African arrows: British colonial troops became the backbone of the armed forces of the independent states of Africa

African arrows: British colonial troops became the backbone of the armed forces of the independent states of Africa
African arrows: British colonial troops became the backbone of the armed forces of the independent states of Africa

Great Britain, which acquired colonies in Asia and Africa of impressive size and population by the middle of the 19th century, felt an urgent need to defend their borders and suppress uprisings, which flared up with enviable frequency due to indigenous peoples' dissatisfaction with colonial rule. However, the potential of the armed forces, staffed by the British, Scots and Irish proper, was limited, since the vast territories of the colonies required numerous military contingents, which were not possible to form in Great Britain itself. Having decided to use not only the economic, but also the human resources of the colonies, the British government ultimately settled on the idea of ​​creating colonial units, staffed by representatives of the indigenous population, but subordinate to British officers.

This is how numerous divisions of Gurkha, Sikh, Baluch, Pashtun and other ethnic groups appeared in British India. On the African continent, Great Britain also created colonial units staffed by representatives of local ethnic groups. Unfortunately, the modern reader knows about them much less than about the famous Nepalese Gurkhas or Sikhs. Meanwhile, the African soldiers of the British Empire not only defended its interests in the colonial wars on the continent, but also took an active part in both World Wars.

Thousands of Kenyan, Ugandan, Nigerian, Ghanaian soldiers died on the fronts of the First and Second World Wars, including those far from their native African continent. On the other hand, the military prowess of the African military caused many questions among the indigenous population, when the colonial troops threw local residents to suppress the uprisings and the weapons of the black soldiers of the British crown were turned against their fellow countrymen and tribesmen. And, nevertheless, it was the colonial troops that became the military school that prepared the creation of the armed forces of the sovereign states of Africa.

Royal African Arrows

In East Africa, the Royal African Riflemen became one of the most famous military units of the colonial forces of the British Empire. This infantry regiment was formed to defend colonial possessions in the east of the African continent. As you know, in this region, the territories of present-day Uganda, Kenya, Malawi belonged to the British possessions, after the victory over Germany in the First World War - also Tanzania.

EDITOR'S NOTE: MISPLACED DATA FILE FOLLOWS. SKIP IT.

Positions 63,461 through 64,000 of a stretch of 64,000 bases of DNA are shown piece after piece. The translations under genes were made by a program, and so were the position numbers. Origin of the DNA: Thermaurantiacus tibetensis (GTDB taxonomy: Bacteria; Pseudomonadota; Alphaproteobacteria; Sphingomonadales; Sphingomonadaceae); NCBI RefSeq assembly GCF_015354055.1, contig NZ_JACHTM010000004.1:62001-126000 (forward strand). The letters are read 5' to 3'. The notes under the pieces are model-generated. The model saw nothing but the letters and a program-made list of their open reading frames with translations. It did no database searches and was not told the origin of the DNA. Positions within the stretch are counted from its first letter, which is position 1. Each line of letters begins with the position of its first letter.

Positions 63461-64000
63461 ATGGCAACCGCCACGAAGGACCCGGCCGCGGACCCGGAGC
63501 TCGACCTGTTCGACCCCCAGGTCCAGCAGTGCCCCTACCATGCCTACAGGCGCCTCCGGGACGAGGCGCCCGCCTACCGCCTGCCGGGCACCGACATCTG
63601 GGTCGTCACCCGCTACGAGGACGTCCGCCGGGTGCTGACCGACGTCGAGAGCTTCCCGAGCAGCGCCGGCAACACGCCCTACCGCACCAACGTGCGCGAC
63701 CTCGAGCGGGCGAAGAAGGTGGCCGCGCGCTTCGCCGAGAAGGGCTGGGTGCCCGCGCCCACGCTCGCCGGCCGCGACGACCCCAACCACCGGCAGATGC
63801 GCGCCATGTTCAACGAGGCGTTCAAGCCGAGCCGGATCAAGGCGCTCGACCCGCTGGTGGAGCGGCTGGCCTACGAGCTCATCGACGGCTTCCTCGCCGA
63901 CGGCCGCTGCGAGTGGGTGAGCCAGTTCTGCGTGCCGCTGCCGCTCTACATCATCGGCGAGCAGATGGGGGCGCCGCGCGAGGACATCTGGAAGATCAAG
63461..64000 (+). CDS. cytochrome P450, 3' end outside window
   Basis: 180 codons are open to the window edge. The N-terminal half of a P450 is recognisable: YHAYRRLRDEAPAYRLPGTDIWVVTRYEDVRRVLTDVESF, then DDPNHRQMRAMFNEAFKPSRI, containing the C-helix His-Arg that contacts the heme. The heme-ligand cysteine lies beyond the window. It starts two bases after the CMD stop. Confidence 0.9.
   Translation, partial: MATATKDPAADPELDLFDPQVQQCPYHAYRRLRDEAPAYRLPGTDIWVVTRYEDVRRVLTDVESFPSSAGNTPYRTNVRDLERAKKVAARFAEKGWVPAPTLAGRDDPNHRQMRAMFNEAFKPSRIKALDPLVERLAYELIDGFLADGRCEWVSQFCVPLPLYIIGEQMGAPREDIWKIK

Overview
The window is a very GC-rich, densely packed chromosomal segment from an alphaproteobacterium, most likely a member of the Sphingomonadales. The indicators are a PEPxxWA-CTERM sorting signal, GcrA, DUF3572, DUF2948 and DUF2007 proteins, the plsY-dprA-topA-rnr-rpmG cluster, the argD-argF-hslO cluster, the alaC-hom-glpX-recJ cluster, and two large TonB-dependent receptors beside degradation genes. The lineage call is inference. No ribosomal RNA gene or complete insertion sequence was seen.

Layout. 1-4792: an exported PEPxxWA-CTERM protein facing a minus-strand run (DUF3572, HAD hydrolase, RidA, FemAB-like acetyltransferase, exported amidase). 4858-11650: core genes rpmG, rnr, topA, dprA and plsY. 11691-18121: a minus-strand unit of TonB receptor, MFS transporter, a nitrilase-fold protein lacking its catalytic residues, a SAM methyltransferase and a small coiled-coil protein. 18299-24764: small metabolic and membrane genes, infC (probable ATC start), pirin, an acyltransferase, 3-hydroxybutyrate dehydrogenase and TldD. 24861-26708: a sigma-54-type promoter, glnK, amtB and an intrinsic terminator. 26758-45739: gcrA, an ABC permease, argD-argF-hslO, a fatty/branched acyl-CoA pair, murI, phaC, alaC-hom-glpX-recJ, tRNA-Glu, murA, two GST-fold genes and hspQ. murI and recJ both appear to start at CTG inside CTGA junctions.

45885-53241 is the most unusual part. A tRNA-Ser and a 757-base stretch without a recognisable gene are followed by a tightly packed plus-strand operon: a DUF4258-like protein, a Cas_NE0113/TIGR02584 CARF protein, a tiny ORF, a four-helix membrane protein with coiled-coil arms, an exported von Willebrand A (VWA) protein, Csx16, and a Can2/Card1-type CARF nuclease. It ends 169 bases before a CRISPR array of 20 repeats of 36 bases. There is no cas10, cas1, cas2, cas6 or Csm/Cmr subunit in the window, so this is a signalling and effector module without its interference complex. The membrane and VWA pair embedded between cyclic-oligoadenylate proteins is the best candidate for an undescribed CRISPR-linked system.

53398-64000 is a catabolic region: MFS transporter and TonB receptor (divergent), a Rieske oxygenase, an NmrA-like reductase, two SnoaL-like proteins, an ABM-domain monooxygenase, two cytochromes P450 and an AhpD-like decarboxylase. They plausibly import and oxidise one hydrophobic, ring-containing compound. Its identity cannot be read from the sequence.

The Royal African Rifle Regiment was formed in 1902 from the amalgamation of the Central African Regiment, East African Riflemen and Ugandan Riflemen. In 1902-1910. the regiment consisted of six battalions - the first and second Nyasaland (Nyasaland is the territory of the modern state of Malawi), the third Kenyan, the fourth and fifth Ugandan and the sixth Somaliland. In 1910, the Fifth Ugandan and Sixth Somaliland battalions were disbanded, as the colonial authorities sought to save money on the colonial troops, and also feared possible rebellions and unrest in a significant military contingent of natives, who also had modern military training.

The ranks and non-commissioned officers of the Royal African Riflemen were recruited from representatives of the indigenous population and bore the name "Askari".Recruiters recruited military personnel from among urban and rural youth, fortunately, there was a choice of the strongest physically young men - serving in the colonial army for Africans was considered a good life career, since the soldiers received good by local standards. The African military, with the proper zeal, had a chance to rise to the rank of corporal, sergeant, and even go into the category of warrant officers (warrant officers).

Officers were seconded to the regiment from other British units and, until the middle of the twentieth century, they tried not to promote African servicemen to officer ranks. By 1914, the Royal African Riflemen had 70 British officers and 2,325 African soldiers and non-commissioned officers. As for weapons, the Royal African Riflemen were more likely to be light infantry, since they did not have artillery pieces and each company had only one machine gun.

With the outbreak of World War I, there is an obvious need to expand both the size and organizational structure of the Royal African Rifle Regiment. By 1915, three battalions had been increased in strength to 1,045 men in each battalion. In 1916, on the basis of three battalions of riflemen, six battalions were created - two battalions were made from each battalion, recruiting a significant number of African troops. When British colonial troops occupied German East Africa (now Tanzania), the need arose for the creation of a military unit that would guard the new political order in the former German colony. So on the basis of the German "Askari" appeared the sixth battalion of the Royal African Riflemen. The 7th Rifle Battalion was formed on the basis of the Zanzibar Military Constables.